A Linked Data Journey: Beyond the Honeymoon Phase

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Image courtesy of Grant MacDonald under a CC BY-NC 2.0 license.

 Introduction

I feel that this series is becoming a little long in the tooth. As such, this will be my last post in the series. This series will be aggregated under the following tag: linked data journey.

After spending a good amount of time playing with RDF technologies, reading authoritative literature, and engaging with other linked data professionals and enthusiasts, I have come to the conclusion that linked data, as with any other technology, isn’t perfect. The honeymoon phase is over! In this post I hope to present a high-level, pragmatic assessment of linked data. I will begin by detailing the main strengths of RDF technologies. Next I will note some of the primary challenges that come with RDF. Finally, I will give my thoughts on how the Library/Archives/Museum (LAM) community should move forward to make Linked Open Data a reality in our environment.

Strengths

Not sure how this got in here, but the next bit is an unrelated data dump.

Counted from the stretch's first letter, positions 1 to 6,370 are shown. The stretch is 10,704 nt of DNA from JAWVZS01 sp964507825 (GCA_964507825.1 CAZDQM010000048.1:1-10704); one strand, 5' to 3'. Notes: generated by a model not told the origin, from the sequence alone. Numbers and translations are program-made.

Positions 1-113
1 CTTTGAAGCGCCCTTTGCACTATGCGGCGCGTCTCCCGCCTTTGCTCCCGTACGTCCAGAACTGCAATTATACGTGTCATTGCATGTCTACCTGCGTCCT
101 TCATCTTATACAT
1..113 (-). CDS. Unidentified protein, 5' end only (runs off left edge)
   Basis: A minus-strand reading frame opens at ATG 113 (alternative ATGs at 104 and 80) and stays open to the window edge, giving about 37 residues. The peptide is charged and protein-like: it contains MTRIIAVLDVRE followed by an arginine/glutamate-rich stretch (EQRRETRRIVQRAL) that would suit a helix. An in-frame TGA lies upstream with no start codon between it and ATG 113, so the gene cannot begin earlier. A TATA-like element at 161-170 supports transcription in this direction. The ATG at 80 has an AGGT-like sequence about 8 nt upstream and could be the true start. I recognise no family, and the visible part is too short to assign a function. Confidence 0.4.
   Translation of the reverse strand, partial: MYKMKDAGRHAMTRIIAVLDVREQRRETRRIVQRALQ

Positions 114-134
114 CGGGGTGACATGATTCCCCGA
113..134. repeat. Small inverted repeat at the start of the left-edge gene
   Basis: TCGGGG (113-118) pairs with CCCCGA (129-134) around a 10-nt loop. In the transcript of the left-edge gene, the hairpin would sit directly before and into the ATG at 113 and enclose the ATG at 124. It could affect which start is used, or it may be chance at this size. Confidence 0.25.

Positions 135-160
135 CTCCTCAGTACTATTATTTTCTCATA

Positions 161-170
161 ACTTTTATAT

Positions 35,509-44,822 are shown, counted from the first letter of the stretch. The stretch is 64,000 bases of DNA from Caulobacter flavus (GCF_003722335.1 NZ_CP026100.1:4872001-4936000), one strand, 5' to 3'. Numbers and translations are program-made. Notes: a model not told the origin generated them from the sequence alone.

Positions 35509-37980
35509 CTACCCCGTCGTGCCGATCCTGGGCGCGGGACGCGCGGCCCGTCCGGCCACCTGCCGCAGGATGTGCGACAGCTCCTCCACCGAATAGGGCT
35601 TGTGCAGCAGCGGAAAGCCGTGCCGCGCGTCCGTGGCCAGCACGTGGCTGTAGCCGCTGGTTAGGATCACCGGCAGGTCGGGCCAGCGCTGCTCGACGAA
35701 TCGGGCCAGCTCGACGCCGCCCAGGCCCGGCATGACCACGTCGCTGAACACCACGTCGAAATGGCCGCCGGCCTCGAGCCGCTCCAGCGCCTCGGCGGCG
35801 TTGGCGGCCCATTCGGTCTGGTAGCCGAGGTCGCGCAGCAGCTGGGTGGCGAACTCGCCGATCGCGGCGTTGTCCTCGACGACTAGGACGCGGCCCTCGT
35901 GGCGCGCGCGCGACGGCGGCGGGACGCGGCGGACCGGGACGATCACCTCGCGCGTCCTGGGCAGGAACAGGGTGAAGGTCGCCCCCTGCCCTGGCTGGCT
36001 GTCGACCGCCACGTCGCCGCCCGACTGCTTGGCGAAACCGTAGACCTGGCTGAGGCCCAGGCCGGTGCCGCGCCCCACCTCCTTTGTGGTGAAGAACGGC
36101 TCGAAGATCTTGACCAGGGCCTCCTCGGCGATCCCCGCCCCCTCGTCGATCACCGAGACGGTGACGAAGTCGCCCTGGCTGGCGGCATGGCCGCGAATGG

Modularity. Modularity is a huge advantage RDF modeling has over modeling in other technologies such as XML, relational databases, etc. First, you’re not bound to a single vocabulary, such as Dublin Core, meaning you can describe a single resource using multiple descriptive standards (Dublin Core, MODS, Bibframe). Second, you can extend existing vocabularies. Maybe Dublin Core is perfect for your needs, except you need a more specific “date”. Well, you can create a more specific “date” term and assign it as a sub-property of DC:date. Third, you can say anything about anything: RDF is self-describing. This means that not only can you describe resources, you can describe existing and new vocabularies, as well as create complex versioning data for vocabularies and controlled terms (see this ASIST webinar). Finally, with SPARQL and reasoning, you can perform metadata cross-walking from one vocabulary to another without the need for technologies such as XSLT. Of course, this approach has its limits (e.g. you can’t cross-walk a broader term to a specific term).